Ritz-Carlton New York, Westchester to Close in September; To Reopen as Autograph Collection Hotel in 2021

Real Estate In-Depth | June 2020

Ritz Carlton New York, Westchester in Downtown White Plains will close on Sept. 10.

WHITE PLAINS—The luxury Ritz-Carlton New York, Westchester hotel in Downtown White Plains is closing its doors in September, but Real Estate In-Depth has learned the property will reopen in early 2021 after a multi-million-dollar renovation.

The ownership, Glacier Capital Partners, reports that the hotel property will reopen under a new brand as one of Marriott International’s luxury Autograph Collection hotels.

The Ritz-Carlton New York, Westchester hotel at 3 Renaissance Square in Downtown White Plains had filed a WARN Notice with the New York State Department of Labor that it will shut its doors on Sept. 10. A total of 183 hotel employees will be impacted by the closure. The filling prompted media reports that the hotel was shutting its doors for good. The hotel in its filing with the state reported that furloughs began on March 14 and the hotel will cease operating on Sept. 10 “due to termination of its management agreement.” The hotel noted that the closure was due to “unforeseeable business circumstances prompted by COVID-19.”

Late today, Glacier Capital Partners reported the plans for the significant renovation program and the rebranding of the hotel to the luxury Autograph Collection, which has a portfolio of 192 hotels in operation worldwide.

“The announcement of a major reinvestment in this vitally important downtown property is welcome news not only for White Plains, but for Westchester County and the entire region,” said Marsha Gordon, president and CEO of the Business Council of Westchester. “Retaining a Five-Star rating as a Marriott International Autograph Collection hotel assures that the venue will continue to attract a wide-range of audiences and both social and business functions. There are numerous benefits to having a prestige property downtown including serving as an economic anchor, as well as creating opportunities for employment and the many businesses who provide goods and services to the hotel.”

When completed, the hotel will feature a redesigned lobby with a new lobby bar, lounge and a gourmet coffee bar, along with a renovation of all 146 rooms. The hotel will also feature a state-of-the-art gym, spa and pool. Glacier Capital Partners adds in its announcement that  the ballroom and private event spaces will be reimagined and expanded to include a new bridal suite and seating capacity for 400 people.

The Residences at The Ritz-Carlton, Westchester will remain under the management of The Ritz-Carlton, which will continue to provide luxury services and amenities to all of the residents in the 365-unit buildings. In tandem with the renovations at the hotel, the residences are also currently working with designer Lisa Galano to renovate various aspects of the public spaces.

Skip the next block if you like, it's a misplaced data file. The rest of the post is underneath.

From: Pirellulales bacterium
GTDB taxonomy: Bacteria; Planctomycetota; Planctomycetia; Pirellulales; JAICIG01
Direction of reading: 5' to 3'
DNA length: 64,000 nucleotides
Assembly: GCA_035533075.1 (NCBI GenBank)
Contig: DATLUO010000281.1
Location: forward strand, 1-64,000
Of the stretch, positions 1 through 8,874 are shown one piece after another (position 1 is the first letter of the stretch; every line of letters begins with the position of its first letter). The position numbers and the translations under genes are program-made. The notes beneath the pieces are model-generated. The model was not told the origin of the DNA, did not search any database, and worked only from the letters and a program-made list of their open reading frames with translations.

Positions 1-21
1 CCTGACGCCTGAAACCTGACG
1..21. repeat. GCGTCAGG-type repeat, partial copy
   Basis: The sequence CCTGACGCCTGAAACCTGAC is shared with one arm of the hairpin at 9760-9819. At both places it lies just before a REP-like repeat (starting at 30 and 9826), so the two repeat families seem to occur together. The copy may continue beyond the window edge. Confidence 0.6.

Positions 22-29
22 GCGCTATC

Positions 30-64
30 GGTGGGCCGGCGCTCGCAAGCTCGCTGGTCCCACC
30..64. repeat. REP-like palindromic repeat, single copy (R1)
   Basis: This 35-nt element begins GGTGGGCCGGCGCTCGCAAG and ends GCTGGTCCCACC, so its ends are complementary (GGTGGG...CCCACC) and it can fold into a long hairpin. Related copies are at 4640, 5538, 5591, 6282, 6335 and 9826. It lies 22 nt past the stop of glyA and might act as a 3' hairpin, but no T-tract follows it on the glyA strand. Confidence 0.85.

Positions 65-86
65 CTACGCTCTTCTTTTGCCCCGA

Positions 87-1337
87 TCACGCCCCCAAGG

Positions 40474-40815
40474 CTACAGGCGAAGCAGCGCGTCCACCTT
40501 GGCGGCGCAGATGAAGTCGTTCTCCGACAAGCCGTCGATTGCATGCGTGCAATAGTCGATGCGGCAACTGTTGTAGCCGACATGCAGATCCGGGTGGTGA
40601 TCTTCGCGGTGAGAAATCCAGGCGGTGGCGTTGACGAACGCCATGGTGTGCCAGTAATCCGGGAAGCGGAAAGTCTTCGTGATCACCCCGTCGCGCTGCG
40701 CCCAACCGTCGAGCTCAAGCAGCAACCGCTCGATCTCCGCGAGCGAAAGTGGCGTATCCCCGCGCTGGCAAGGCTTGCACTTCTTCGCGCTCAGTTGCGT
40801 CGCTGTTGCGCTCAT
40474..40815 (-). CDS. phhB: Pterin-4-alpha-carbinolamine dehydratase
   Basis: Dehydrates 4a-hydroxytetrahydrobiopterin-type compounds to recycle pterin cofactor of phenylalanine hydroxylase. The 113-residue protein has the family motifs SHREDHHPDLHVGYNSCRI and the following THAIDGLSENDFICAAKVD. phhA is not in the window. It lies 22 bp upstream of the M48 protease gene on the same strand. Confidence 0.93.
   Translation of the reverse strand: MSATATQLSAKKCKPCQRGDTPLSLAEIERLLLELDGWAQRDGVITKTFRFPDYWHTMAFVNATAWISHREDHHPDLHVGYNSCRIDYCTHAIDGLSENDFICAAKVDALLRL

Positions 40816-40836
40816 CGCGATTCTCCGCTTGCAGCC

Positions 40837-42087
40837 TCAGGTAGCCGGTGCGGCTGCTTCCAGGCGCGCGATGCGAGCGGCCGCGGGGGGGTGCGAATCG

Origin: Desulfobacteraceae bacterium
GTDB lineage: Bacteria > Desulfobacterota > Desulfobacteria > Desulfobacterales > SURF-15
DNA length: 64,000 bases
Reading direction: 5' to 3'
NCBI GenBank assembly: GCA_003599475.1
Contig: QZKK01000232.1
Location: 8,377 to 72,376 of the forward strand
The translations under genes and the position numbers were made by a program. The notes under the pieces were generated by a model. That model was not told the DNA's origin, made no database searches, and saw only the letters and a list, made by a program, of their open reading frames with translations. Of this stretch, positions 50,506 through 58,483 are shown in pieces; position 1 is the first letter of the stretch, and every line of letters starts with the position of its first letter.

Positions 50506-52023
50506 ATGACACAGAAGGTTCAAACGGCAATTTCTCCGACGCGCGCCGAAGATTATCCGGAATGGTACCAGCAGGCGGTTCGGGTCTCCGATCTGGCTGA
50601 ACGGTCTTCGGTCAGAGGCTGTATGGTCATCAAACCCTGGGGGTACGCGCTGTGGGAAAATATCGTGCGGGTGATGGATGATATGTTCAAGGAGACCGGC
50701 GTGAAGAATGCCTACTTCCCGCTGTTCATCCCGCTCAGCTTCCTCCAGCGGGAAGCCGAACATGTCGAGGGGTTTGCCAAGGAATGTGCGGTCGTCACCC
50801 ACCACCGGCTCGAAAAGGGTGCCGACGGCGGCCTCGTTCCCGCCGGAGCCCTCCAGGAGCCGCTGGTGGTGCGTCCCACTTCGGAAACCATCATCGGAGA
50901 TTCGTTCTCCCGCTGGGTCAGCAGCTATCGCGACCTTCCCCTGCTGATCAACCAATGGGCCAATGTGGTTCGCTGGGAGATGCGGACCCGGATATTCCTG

The former Ritz-Carlton hotel featured 146 luxury guest rooms including 38 executive suites, a spa, a rooftop pool, state of the art fitness center, a lounge, 10,000 square feet of meeting, and special event space including a ballroom accommodating up to 500 guests. The hotel also features BLT Steak, located on the ground floor, which is currently temporarily closed due to the coronavirus outbreak.

Just prior to the pandemic, the hotel announced in February that it was included as one of the “Best Hotels in New York” in the 2020 Best Hotels rankings by U.S. News & World Report. The Ritz-Carlton New York, Westchester ranked number 38 out of all hotels in New York State.

The hotel industry in New York State and nationwide has been hit hard by COVID-19. A report in the Real Deal states that at least 22 New York City hotels have filed notices with the New York Department of Labor this month to announce staff layoffs due to the coronavirus.

As a result of the sharp drop in travel demand from COVID-19, state and local tax revenue from hotel operations will drop by an estimated $16.8 billion in 2020, according to a new report by Oxford Economics released earlier this week by the American Hotel & Lodging Association.

Some of the hardest hit states include California (-$1.9 billion), New York (-$ 1.3 billion), Florida (-$ 1.3 billion), Nevada (-$1.1 billion) and Texas (-$940 million). These tax impacts represent the direct tax revenue decrease from the severe drop in hotel occupancy, including occupancy, sales, and gaming taxes. These figures do not include the potential, significant, knock-on effects on property taxes supported by hotels that total nearly $9 billion.